Democratic candidate for governor Mary Burke minced no words on Equal Pay Day, April 8, 2014, charging that Gov. Scott Walker has left women behind in the Wisconsin workplace.
"Following Scott Walker's repeal in 2012 of protections against gender discrimination, Wisconsin is now one of just five states without an equal pay law," the Madison School Board member said in a media statement.
Burke pledged to reinstate Wisconsin’s 2009 Equal Pay Enforcement Act, saying that in Wisconsin, "a woman only earns $0.80 for every dollar a man earns, and pay discrimination doesn't just hurt our families, it hurts our economies too."
The former Trek Bicycle executive also sent supporters an email saying that due to Walker’s action, Wisconsin now is "without an equal pay law protecting women from gender discrimination in their paycheck."
In bringing up Walker’s repeal of the 2009 law, Burke echoed Democratic Party attacks that Republicans are conducting a "war on women."
Is Burke on target in saying that Wisconsin women are working without an anti-discrimination safety net?
Before we dive in, we should note that several federal laws give Wisconsin women a way to pursue cases of pay discrimination.
It seems clear, though, that Burke was talking about state-level laws that are separate from the federal laws. So that’s what we’ll examine.
Burke campaign spokesman Joe Zepecki pointed us to research posted online by the National Conference of State Legislatures, which concluded that Wisconsin, Alabama, Mississippi, South Carolina, and Utah lack equal-pay laws. That nugget was picked up by the Washington Post and the Milwaukee Journal Sentinel in March 2014.
How did the group come to that conclusion?
The NCSL told us they searched an online legal research service for terms such as "equal pay" and got no hits for Wisconsin.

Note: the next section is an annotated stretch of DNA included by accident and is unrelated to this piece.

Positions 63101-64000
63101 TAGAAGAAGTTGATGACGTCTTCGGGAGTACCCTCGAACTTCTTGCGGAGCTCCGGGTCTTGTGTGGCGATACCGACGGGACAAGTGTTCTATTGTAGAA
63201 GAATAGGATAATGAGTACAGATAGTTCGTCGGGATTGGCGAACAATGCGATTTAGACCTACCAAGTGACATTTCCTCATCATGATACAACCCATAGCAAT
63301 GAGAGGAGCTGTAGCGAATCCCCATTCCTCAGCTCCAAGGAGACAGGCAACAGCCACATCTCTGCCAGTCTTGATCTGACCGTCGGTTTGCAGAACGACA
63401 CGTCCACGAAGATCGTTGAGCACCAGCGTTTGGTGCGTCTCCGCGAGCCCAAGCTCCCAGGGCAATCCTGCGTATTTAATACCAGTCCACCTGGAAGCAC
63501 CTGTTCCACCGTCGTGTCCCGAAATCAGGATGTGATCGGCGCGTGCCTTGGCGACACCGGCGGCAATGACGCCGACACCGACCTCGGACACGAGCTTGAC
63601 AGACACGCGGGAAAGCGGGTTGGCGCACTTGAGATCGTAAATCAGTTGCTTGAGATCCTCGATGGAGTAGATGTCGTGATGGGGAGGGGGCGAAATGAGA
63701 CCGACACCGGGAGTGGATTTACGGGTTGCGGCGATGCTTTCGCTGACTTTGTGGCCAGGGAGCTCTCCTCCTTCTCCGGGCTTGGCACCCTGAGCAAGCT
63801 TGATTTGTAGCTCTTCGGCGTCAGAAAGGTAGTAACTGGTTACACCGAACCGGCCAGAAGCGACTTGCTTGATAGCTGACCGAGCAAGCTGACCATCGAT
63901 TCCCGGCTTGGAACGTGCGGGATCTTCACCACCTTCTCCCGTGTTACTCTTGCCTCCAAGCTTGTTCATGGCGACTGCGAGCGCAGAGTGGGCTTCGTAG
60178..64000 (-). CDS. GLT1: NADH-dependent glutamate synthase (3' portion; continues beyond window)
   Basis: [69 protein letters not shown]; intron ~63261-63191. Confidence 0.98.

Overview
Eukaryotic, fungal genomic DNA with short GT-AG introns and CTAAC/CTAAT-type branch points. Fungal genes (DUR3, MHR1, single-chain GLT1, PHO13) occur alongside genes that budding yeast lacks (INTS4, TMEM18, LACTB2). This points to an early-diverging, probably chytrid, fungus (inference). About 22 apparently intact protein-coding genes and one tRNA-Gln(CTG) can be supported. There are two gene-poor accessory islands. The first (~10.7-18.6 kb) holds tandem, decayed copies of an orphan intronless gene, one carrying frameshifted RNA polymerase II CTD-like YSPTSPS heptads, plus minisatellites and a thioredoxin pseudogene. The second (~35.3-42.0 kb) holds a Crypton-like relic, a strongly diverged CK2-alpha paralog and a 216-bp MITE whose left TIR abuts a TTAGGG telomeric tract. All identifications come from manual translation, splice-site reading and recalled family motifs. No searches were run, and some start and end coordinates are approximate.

But Wisconsin has a longstanding law by another name, the state Fair Employment Act, which explicitly prohibits gender-based employment discrimination "in promotion (and) compensation paid for equal or substantially similar work."
Attorneys on both sides of discrimination cases told us the state’s Fair Employment Act allows people who believe they’ve faced pay discrimination to seek back wages and legal fees from their employers through a state administrative hearing process.
So what was the 2009 law passed by Democrats then in full control of the Capitol?
That legislation, approved by then-Gov. Jim Doyle, sought to expand the state penalties employers could face if found guilty of discrimination against women and other protected groups on pay or other employment issues.
Democrats, women’s professional groups and plaintiff’s lawyers had argued that the Fair Employment law needed more teeth (while Republican opponents said businesses would see more frivolous lawsuits).
So the 2009 bill allowed persons to sue in court -- and get compensatory and punitive damages -- after they had exhausted their administrative cases in the state Department of Workforce Development.
But that 2009 law -- the one repealed in 2012 by Walker and Republicans -- was a fairly narrow one focused on tougher enforcement of existing protections for women and other groups.
It did not establish a new set of equal-pay protections -- those already were in the Fair Employment law, where they have been since 1982 and where they remained even after the 2012 repeal.
"The bill will help all workers who are already protected under Wisconsin’s Fair Employment Law to fight these kinds of discrimination," state Rep. Christine Sinicki (D-Milwaukee), a co-sponsor, said in 2009.
She added: "The bill does not create any protected new groups, just backs up those who, despite current law, are still unfairly denied work, fired from work or compensated less than others for the same work."
All of that history undermines Burke’s sweeping claim.
States have changed laws
There’s another angle here.